Exiled Syrian opposition leader reportedly in Latakia

Published April 2nd, 2014 - 06:08 GMT
Jarba was elected to serve as the opposition coalition president for the first time in June 2013, and re-elected to the leadership position in January 2014 (File Archive/AFP)
Jarba was elected to serve as the opposition coalition president for the first time in June 2013, and re-elected to the leadership position in January 2014 (File Archive/AFP)

The head of the opposition-in-exile made a rare trip to Latakia province in Syria Tuesday, as violence claimed the lives of dozens of people around the country including at least 20 children, a leading monitoring group said.

Syria National Coalition President Ahmad Jarba met with rebels fighting Assad’s troops in the coastal province, including the recently captured Armenian town of Kasab.

Assad’s family hails from Latakia, the scene of a fierce 11-day battle in which rebel groups including the Al Qaeda-linked Nusra Front have made significant gains. So far, they’ve captured a border crossing with Turkey and a tiny slice of the coast that gives them access to the Mediterranean Sea.

In addition to Kasab, Jarba also toured Latakia’s rebel-held mountainous areas of Jabal Al Turkmen and Jabal Al Akrad, meeting with rebel commanders to assess the “latest plans and needs for the battle on the coast,” the coalition said.

The coalition’s military arm, the Free Syrian Army, is playing a supporting role in the campaign.

The Britain-based Syrian Observatory for Human Rights said that regime airstrikes and artillery targeted a number of locations in northern Latakia, as clashes raged pitting government troops and paramilitaries against several jihadist and rebel groups.

The Observatory said Monday that more than 1,000 people have been killed or wounded since the rebel campaign began last month.

Also Monday, the regime claimed it had seized the key Observation Post 45, which overlooks some of the contested area, but Tuesday, both civilian activists and rebels released video footage of themselves at the site, denying that it had been taken.

Pro-regime social media, meanwhile, posted photographs of what it said were rebel corpses transported by truck in a neighborhood of the city of Latakia, as civilians looked on.

While precise casualty figures of the day’s fighting in Latakia were unavailable, government and rebel attacks in other parts of the country claimed dozens of lives, as the Observatory issued a separate statement estimating that more than 150,000 people had been killed during the uprising, now in its fourth year.

It said that in Aleppo and rural Damascus provinces alone, more than 40 people were killed, of whom half were children.

In the village of Jabaadin, north of the capital, a shell fired near a school killed 10 people, including six children, while clashes in the mountainous Qalamoun region raged.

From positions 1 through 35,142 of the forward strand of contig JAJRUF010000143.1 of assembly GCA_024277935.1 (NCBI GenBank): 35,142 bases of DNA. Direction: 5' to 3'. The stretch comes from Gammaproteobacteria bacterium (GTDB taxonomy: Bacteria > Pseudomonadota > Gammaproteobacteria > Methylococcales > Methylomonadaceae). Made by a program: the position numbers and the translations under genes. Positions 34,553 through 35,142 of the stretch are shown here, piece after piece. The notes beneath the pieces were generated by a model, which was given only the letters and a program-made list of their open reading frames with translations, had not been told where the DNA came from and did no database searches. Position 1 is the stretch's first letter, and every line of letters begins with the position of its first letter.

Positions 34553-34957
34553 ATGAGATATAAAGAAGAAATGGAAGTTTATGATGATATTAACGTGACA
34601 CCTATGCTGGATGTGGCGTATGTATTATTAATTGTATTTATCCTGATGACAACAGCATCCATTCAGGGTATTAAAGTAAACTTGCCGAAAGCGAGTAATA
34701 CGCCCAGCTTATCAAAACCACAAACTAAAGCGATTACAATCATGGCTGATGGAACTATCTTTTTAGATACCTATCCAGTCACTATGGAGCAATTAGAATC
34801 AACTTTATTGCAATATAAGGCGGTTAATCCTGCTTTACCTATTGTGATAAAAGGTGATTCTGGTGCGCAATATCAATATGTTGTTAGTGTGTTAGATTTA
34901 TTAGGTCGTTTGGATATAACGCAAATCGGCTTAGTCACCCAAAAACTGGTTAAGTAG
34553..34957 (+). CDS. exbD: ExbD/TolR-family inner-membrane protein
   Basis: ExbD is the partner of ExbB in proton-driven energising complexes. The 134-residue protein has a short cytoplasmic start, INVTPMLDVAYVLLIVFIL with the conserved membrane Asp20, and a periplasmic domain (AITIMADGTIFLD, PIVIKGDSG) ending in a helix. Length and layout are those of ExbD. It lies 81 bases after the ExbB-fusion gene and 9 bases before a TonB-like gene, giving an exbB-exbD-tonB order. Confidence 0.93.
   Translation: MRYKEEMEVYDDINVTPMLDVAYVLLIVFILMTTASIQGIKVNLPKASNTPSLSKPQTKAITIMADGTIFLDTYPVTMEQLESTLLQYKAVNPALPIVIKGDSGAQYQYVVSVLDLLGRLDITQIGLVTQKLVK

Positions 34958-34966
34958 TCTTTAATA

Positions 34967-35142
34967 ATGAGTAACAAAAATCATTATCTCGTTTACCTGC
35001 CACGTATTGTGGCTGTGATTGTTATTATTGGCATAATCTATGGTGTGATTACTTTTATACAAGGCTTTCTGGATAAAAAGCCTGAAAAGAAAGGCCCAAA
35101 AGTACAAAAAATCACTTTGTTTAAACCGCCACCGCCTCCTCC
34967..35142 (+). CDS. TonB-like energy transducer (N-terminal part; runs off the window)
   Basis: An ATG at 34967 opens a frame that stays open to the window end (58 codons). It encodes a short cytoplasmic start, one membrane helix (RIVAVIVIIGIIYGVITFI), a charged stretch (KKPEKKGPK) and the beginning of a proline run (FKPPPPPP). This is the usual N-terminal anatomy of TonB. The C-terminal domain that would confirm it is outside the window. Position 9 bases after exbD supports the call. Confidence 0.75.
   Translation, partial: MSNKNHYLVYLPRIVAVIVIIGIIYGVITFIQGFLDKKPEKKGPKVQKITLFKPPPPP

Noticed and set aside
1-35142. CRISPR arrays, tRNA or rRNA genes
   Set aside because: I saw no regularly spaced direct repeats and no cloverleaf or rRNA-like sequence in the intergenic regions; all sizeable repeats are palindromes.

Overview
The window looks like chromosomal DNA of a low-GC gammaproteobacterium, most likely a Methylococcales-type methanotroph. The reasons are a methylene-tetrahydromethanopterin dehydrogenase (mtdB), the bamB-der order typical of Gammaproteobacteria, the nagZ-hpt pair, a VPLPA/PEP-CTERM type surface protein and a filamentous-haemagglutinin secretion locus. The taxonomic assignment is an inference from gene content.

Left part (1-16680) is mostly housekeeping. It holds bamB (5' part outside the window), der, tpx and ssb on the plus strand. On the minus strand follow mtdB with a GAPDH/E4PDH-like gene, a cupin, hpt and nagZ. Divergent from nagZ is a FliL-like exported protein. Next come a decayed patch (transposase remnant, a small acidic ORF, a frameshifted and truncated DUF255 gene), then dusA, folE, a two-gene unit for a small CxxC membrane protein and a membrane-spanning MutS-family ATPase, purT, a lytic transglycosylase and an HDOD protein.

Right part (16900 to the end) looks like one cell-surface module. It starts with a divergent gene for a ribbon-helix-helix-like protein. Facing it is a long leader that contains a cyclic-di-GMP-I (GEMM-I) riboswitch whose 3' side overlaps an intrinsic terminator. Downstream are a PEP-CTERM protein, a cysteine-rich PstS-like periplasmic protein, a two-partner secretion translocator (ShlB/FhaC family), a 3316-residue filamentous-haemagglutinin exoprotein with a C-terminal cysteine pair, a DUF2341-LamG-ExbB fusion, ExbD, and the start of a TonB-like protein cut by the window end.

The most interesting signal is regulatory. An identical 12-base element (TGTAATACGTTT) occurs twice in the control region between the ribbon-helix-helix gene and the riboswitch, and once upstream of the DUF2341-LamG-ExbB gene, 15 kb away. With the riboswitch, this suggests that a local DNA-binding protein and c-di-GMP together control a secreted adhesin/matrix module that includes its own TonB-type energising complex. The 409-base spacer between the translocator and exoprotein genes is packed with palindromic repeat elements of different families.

The Observatory said two rebel fighters were killed in the fighting, while local activists said a rebel attack in the village of Ras Al Ain disabled a tank and killed a local commander from Lebanon’s Hezbollah, which has been fighting alongside army soldiers in the campaign to retake the area and disrupt the rebels’ supply routes from Lebanon.In Aleppo province, the Observatory said that a crude barrel bomb dropped by helicopter on the Aleppo town of Maaret al-Artiq killed at least 31 people, including 9 children.

Syria’s official SANA news agency said terrorists, a term state media uses for rebels, fired mortars into a government-held district of Aleppo, killing five people and wounding 26 others. The Observatory also reported the Aleppo attack, saying that four adults and four children were killed. In Damascus, one person died and two were injured in separate mortar attacks on the capital’s districts of Zablatani and Abbasiyyin.

Also in Aleppo province, the Al Qaeda splinter group the Islamic State of Iraq and Greater Syria (ISIS, also known as ISIL) clashed with several rebel groups, which have been trying to oust the extremist militia from Syria.

The Observatory said several rebel groups – who are not affiliated with either the large Islamic Front alliance or ISIS’ Al-Qaeda rival the Nusra Front – announced that they were the only militias battling ISIS in the region, and that “the rest of the battalions and brigades have fled to Turkey,” while they have been receiving “no military assistance” to carry on the fight in the area.

The Observatory said fighting between Assad’s troops and the rebels was concentrated in several opposition-held suburbs of Damascus and the northern province of Aleppo, while clashes were also reported in the eastern province of Deir Al Zor and the southern province of Deraa.


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